Wednesday, July 1, 2015

It Didn’t Start as a Hymn

The words to the Hymn, “O Say What is Truth” did not begin as a hymn, but rather these words came from where?
a.                  The scriptures
b.                  A missionary tract
c.                   Found carved inside the Nauvoo temple
d.                  Found carved inside the Salt Lake Temple
Yesterday’s answer:
(C)   A mule load of books
The following is a mission experience of Orson Hyde while on a mission with Parley P. Pratt in Canada:
   At one meeting a learned Presbyterian priest came in just at the close, and bade us a challenge for debate. We, at first, declined, saying that we had all the labor we could attend to without debate. But nothing would answer the priest but debate. We then said, debate it should be. Accordingly, time and place were agreed upon, and also the terms and conditions. Before the debate came off, Elder Pratt was called home as a witness in a case at law, and left me to meet the champion alone. The time arrived, and about one acre of people assembled in a grove, wagons arranged for pulpits opposite each other, and presently the priest came with some less than a mule-load of books, pamphlets and newspapers, containing all the slang of an unbelieving world. The meeting was duly opened by prayer. All things being ready, the battle began by a volley of grape and canister from my battery, which was returned with vigor and determined zeal. Alternate cannonading, half hour each, continued until dinner was announced. An armistice was proclaimed, and the parties enjoyed a good dinner with their respective friends.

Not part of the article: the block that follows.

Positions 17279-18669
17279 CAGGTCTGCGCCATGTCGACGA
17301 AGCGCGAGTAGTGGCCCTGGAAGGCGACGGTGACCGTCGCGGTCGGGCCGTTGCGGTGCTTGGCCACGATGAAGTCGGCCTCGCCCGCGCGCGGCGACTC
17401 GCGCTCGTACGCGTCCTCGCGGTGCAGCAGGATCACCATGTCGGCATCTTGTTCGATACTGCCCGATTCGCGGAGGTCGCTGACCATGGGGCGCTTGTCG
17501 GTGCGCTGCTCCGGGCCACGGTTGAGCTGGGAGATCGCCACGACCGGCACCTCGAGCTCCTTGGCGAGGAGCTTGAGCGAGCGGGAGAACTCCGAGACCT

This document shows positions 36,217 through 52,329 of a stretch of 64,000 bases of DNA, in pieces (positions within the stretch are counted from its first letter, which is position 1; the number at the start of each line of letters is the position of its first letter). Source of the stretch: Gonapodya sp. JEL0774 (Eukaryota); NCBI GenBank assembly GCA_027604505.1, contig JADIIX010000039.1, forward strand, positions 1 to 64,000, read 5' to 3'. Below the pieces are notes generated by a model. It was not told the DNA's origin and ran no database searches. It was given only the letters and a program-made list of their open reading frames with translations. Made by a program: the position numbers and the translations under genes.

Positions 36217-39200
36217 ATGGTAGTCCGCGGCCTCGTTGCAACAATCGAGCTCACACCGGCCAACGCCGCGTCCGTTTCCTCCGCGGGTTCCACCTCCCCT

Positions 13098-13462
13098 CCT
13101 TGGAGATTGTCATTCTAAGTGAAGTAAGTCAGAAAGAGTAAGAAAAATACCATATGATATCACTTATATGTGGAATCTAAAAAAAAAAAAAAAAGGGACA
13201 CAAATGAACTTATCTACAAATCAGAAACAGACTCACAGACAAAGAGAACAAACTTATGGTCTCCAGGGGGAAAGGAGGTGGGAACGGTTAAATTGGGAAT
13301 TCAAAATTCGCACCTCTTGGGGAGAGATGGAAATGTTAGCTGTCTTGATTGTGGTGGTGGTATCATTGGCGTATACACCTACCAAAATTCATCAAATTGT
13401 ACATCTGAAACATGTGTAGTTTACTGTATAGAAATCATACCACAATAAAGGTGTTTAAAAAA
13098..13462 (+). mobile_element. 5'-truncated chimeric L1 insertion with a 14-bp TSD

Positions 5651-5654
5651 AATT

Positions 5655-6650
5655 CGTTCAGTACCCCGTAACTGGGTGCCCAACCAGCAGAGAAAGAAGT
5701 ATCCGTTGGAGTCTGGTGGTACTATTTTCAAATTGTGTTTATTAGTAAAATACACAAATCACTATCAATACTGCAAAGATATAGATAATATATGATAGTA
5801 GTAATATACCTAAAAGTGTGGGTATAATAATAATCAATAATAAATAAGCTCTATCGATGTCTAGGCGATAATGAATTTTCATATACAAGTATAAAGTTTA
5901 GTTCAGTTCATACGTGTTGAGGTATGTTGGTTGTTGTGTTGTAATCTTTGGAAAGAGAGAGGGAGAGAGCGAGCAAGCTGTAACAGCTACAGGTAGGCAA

After two hours, the forces were again drawn up in battle array. The enemy’s fire soon became less and less spirited, until, at length, under a well directed and murderous fire from the long `eighteens’ with which Zion’s fortress is ever mounted—to wit: the Spirit of God—the enemy raised his hand to heaven and exclaimed, with affected contempt, `Abominable! I have heard enough of such stuff.’ I immediately rejoined, `Gentlemen and ladies, I should consider it highly dishonorable to continue to beat my antagonist after he has cried enough,’ so I waived the subject. The priest did not appear to think half so much of his scurrilous books, pamphlets and newspapers, when he was gathering them up to take away, as when he brought them upon the stand. Their virtue fled like chaff before the wind. About forty persons were baptized into the Church in that place (Scarborough) immediately after the debate. Jenkins was the name of the priest. It is highly probably that he has never since challenged a `Mormon’ preacher for debate.

The Latter-day Saints’ Millennial Star 26 (1864):742-44, 760-61, 774-76, 790-92.

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